How Can Emerging Beauty Brands Avoid Glossier’s Stumbles?

Last week, Modern Retail broke the news that Glossier laid off over 80 employees, about a third of its workforce. The one-time millennial “it girl” brand, which raised $80 million series E funding in 2021 at a valuation of $1.8 billion, seems to have lost its unicorn magic. While it may yet turn things around, Glossier’s fall from favor holds many lessons for emerging beauty brands looking to avoid its current fate. So, in this edition of our ongoing series posing questions relevant to indie beauty, we asked 15 investors, executives and consultants: What should emerging beauty brands learn from Glossier’s struggles? 

Rich Gersten Co-Founder and Managing Partner, True Beauty Ventures

Pick your investment partners wisely and make sure you are aligned on the strategy. This feels to me like a “growth at all costs” strategy where significant capital was raised at stepped-up valuations along the way. Pure-play DTC businesses are hard to scale profitably. At some point, the cost to acquire an incremental customer gets prohibitively expensive.

In addition, a real estate brick-and-mortar strategy can be very capital-intensive, and brick-and-mortar retail is a risky business. Glossier also made significant investments in IT and organization, and created a very expensive overhead structure. At the end of the day, Glossier is a beauty brand and not a tech company, so that strategy was always risky.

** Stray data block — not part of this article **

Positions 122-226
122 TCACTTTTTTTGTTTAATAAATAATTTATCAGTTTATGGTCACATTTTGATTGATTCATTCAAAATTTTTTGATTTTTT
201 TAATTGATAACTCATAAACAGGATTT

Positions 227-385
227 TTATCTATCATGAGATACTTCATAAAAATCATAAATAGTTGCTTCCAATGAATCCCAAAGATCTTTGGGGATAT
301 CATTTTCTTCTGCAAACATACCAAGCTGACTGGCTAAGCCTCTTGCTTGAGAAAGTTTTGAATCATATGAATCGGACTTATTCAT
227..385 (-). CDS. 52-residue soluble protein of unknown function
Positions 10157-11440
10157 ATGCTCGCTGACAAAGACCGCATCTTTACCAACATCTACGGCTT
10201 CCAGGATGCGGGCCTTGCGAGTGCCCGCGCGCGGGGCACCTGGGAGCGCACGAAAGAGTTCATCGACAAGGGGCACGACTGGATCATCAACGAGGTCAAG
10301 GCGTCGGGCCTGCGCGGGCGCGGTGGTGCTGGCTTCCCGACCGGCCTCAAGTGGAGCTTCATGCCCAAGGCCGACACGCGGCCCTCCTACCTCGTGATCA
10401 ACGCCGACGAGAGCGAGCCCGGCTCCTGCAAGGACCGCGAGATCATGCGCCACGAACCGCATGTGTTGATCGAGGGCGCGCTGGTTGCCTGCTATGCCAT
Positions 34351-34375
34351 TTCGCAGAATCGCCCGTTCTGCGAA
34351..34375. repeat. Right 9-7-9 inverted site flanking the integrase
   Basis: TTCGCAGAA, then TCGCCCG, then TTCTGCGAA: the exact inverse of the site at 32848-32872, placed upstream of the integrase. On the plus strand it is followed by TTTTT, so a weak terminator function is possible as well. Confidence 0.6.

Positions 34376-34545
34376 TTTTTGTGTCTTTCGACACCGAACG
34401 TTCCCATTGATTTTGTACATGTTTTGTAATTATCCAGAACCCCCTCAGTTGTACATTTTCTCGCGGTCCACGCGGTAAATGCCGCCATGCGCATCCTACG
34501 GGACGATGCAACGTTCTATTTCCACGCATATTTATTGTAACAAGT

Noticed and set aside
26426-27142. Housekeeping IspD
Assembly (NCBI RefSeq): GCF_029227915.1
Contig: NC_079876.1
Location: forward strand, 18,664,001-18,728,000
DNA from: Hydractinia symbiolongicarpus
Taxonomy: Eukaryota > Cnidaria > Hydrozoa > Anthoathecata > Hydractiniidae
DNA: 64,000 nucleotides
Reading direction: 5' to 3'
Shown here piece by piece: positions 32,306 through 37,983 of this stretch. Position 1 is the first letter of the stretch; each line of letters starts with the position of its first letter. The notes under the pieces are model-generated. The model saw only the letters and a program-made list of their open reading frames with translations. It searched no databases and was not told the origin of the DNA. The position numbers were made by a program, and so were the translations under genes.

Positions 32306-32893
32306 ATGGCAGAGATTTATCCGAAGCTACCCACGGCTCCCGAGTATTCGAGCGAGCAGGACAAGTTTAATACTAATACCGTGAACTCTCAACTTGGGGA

As we say often to founders, we do not believe in growth at all costs. We are different in this way from many other VCs, and Glossier is a good example of why. Profitability or a path to profitability is extremely important to us and something we look for in brands as a way to scale properly Investors and founders need to align on what success looks like prior to investment.

Raising a lot of capital at high valuations often requires unnatural growth to justify the spend and the valuation. Consumer brands also do not scale capital efficiently like tech or software does, and pure-play DTC brands with a brick-and-mortar growth strategy scale even more inefficiently.

To scale a beauty business profitably without a key retail partner to help build brand awareness can be difficult and expensive. We have always believed that the consumer doesn’t shop beauty that way (DTC only). Beauty has and will continue to be omnichannel.

Rachel ten Brink Co-Founder and General Partner, Red Bike Capital

I greatly admire Glossier and never like to see any brand go through these difficult decisions. There are three learnings that come to mind:

One is around the evolving nature of the tech stack for DTC and e-commerce. When Glossier started in 2014, most DTC brands had to have a full team to build everything from scratch. Then, there was a time where Shopify was the solution, and now it's moving towards headless and a more customized approach leveraging tools rather than building from scratch.

Second, Glossier has always been at the forefront of omnichannel. Even with the huge COVID bump in e-commerce adoption, over 80% of transactions still happen at retail. The most successful companies need to have a comprehensive omnichannel strategy and continue to invest in this.